San Diego, CA–As the San Diego Unified School District’s clean water partnership continues to expand, the Rob Machado Foundation Tuesday announced a fundraising effort to acquire a reusable water bottle for each student in the district.
The San Diego Loyal Soccer Club surprised Chavez Elementary School students with refillable water bottles as part of the first donation for the Rob Machado Foundation’s efforts.
“We’re thrilled to partner with the Rob Machado Foundation to provide 500 reusable water bottles to students at Cesar Chavez Elementary School,” SD Loyal President Ricardo Campos said. “Staying hydrated is key to a healthy and active lifestyle — especially when it comes to playing soccer — and it’s even better when you can help the environment while doing so.”
Chavez students filled their water bottles from new filtered hydration stations that have been installed on campus. All elementary schools are scheduled to receive filtered hydration stations by the end of 2023, and all remaining schools by the end of 2024, meeting the district’s original schedule despite the interruptions caused by COVID-19.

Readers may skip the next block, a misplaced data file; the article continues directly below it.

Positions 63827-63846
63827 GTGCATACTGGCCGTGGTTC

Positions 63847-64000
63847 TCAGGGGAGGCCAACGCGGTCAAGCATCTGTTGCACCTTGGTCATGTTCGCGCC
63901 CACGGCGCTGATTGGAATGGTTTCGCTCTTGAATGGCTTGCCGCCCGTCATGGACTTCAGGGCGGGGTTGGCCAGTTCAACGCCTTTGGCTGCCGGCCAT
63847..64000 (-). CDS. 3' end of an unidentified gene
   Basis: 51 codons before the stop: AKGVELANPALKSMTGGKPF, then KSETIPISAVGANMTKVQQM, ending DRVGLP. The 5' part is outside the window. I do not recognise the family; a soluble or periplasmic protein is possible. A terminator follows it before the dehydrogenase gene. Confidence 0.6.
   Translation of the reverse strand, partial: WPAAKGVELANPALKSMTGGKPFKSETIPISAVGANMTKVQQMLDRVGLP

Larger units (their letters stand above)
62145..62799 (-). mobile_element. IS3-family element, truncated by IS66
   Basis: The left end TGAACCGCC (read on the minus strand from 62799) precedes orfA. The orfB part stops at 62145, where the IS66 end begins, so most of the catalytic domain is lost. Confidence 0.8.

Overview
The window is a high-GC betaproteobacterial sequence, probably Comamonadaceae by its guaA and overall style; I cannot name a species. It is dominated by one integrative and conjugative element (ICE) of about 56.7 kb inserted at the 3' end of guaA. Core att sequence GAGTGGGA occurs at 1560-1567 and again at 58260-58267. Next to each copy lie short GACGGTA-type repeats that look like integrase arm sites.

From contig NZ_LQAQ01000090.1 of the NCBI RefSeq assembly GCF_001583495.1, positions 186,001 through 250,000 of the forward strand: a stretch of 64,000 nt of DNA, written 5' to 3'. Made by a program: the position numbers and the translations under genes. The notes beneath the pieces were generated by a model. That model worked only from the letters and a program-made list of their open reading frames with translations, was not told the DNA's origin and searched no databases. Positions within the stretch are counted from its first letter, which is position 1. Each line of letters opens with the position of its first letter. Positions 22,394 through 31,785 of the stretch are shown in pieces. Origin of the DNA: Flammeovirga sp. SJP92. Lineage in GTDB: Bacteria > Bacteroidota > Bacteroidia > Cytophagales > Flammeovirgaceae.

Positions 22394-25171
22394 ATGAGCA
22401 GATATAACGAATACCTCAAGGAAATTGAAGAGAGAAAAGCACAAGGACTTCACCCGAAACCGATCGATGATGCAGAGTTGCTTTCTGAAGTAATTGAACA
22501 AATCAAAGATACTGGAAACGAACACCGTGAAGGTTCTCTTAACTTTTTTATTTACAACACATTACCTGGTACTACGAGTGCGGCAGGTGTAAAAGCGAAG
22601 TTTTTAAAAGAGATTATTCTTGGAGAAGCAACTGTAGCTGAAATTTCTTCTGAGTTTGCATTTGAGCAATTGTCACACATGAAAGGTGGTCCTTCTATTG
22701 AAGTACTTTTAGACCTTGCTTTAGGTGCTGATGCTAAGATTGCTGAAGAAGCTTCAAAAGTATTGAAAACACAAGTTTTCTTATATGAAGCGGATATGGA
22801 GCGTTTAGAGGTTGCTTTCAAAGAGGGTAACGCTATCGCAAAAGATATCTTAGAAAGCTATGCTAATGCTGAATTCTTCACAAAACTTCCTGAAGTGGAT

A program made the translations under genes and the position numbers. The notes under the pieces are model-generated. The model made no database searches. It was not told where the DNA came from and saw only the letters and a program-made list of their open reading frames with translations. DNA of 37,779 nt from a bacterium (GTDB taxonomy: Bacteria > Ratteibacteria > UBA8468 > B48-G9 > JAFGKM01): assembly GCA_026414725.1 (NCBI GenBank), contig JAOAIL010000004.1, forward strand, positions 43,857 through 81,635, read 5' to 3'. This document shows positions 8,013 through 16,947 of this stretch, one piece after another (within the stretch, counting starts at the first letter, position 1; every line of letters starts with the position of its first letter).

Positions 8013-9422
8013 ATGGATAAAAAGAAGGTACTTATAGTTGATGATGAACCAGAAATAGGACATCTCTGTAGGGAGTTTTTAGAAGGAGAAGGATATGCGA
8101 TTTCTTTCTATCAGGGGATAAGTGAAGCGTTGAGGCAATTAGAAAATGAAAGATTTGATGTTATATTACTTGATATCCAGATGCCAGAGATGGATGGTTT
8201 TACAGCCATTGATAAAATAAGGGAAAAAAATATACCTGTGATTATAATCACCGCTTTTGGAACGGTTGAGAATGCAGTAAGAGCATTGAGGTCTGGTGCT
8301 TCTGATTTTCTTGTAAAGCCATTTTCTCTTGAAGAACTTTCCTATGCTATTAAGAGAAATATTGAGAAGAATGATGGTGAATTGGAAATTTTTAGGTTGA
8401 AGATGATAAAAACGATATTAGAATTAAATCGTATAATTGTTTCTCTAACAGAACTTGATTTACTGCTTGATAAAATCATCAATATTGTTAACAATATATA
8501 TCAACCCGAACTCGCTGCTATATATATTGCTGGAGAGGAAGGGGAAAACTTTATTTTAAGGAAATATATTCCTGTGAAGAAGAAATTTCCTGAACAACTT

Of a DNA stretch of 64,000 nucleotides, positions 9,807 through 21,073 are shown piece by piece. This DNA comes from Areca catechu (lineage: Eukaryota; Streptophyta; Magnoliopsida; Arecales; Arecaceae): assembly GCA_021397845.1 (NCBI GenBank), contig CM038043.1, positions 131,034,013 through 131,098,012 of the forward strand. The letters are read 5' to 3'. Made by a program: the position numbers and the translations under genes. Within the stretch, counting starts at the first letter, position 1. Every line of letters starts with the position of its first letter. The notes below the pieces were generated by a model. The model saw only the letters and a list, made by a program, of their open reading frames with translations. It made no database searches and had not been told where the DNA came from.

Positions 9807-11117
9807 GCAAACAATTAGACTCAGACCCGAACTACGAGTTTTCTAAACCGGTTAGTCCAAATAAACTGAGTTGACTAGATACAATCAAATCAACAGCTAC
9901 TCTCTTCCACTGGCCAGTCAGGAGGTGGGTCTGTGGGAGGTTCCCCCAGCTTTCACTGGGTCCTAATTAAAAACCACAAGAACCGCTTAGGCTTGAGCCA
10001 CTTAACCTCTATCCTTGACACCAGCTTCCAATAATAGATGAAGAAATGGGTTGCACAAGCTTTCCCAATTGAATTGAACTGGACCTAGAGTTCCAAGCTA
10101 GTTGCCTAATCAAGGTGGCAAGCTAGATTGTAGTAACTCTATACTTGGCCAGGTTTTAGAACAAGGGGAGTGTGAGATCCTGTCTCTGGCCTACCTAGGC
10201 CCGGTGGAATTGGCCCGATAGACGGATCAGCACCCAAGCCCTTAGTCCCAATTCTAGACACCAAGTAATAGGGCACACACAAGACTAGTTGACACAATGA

In the district, 24 schools have transitioned to fully filtered drinking water through hydration stations, including Chavez Elementary. In addition to the hydration stations, filtered drinking water is also provided in the health office and in the teachers’ lounge at Chavez and throughout San Diego Unified.
Temporary filtered bottle fillers have been provided at all schools, ensuring access to lead-free water to all district students while construction continues on the transition to only filtered hydration stations.
San Diego Unified’s clean drinking water plan was built in close collaboration with CALPIRG, a statewide advocacy organization that launched its “Get the Lead Out” campaign.
“As we can see from the leadership displayed by San Diego Unified, it is possible to get the lead out and protect children from this preventable toxic exposure,” said Jenn Engstrom, Statewide Director. “We urge school districts across California and the US to follow San Diego’s example and protect children from this toxic threat.”
Following a pilot effort at Clay Elementary School in Rolando Village, the 2020 board-approved plan set a strict public health goal of lead content below one part per billion, one of the strongest action levels nationwide. The district set out to replace approximately 10,000 aging bubblers with about 2,000 strategically placed, filtered water bottle filling stations, or hydration stations.
“We are hunting lead down to the parts per billion,” said Dr. Sharon Whitehurst-Payne. “To get a sense of that, one part per billion is the equivalent of a drop of water in an Olympic size swimming pool.”